- Emmett P. Tracy
In 1860 when the slave population had reached its height, North Carolina ranked eighth among the eleven states that in 1861 formed the Confederacy by having a slave-to-white ratio of 52 to 100 (South Carolina ranked highest, with a ratio of 140 to 100). By 1880 the percentage of African Americans in North Carolina had peaked at close to 40 percent. Each subsequent decade witnessed a considerable decline. Black men and women in North Carolina pioneered opportunities for blacks in banking, insurance, and education, while taking a leading role in the civil rights movement, but censuses show that blacks’ percentage of the population has declined steadily from 1880.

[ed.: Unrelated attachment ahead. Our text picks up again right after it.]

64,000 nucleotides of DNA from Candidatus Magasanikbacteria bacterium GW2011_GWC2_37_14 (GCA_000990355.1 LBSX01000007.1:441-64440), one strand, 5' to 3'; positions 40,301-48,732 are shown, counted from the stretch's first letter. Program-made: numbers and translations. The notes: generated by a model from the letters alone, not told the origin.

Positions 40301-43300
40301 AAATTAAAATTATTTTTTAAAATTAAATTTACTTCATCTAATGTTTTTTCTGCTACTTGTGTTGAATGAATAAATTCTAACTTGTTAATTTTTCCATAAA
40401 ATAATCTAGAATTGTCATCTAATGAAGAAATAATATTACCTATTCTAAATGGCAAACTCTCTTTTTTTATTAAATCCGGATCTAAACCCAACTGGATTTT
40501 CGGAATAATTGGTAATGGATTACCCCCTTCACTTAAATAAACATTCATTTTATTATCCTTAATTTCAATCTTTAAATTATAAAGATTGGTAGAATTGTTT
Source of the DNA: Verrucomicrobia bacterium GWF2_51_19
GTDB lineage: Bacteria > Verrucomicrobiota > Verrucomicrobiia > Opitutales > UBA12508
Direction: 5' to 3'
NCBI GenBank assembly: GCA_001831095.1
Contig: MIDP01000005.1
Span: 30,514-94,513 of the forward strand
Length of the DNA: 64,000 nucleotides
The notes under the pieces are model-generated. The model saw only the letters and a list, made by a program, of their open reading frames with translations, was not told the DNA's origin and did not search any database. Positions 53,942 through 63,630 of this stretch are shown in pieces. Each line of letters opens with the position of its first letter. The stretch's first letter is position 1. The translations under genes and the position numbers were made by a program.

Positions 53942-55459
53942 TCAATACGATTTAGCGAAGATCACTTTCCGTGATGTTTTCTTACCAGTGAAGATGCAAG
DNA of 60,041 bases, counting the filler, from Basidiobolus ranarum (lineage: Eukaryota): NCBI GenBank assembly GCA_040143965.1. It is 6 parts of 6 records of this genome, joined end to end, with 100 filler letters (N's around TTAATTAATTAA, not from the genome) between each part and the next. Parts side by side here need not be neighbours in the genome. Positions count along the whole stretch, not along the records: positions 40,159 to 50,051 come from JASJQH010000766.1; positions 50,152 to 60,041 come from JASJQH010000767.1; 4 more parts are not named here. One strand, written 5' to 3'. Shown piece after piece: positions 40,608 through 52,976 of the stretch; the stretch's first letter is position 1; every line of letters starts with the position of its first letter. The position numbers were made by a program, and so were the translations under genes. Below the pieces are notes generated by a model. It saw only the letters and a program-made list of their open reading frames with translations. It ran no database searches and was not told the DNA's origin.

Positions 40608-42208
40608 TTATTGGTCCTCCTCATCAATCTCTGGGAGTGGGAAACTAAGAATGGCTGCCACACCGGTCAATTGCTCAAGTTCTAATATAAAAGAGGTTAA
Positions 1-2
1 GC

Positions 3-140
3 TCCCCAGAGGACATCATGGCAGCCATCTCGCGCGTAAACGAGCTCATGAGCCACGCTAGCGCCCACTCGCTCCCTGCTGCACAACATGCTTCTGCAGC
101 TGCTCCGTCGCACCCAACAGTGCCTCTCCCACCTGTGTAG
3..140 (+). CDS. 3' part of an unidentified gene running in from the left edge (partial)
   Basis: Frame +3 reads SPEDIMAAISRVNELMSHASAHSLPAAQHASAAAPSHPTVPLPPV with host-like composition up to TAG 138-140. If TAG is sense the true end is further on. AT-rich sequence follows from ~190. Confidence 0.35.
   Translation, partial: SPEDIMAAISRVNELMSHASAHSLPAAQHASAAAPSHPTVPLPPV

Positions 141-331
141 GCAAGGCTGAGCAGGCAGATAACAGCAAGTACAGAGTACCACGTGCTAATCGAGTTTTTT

About ten counties in North Carolina Anson Granville Halifax Northampton Edgecombe Warren Hertford Bertie Washington and Martin have a substantial African American population Fourteen counties primarily in the western section of the state are less than 10 percent black Segregation and ...
A version of this article originally appeared in The Encyclopedia of African American History, 1896 to the Present.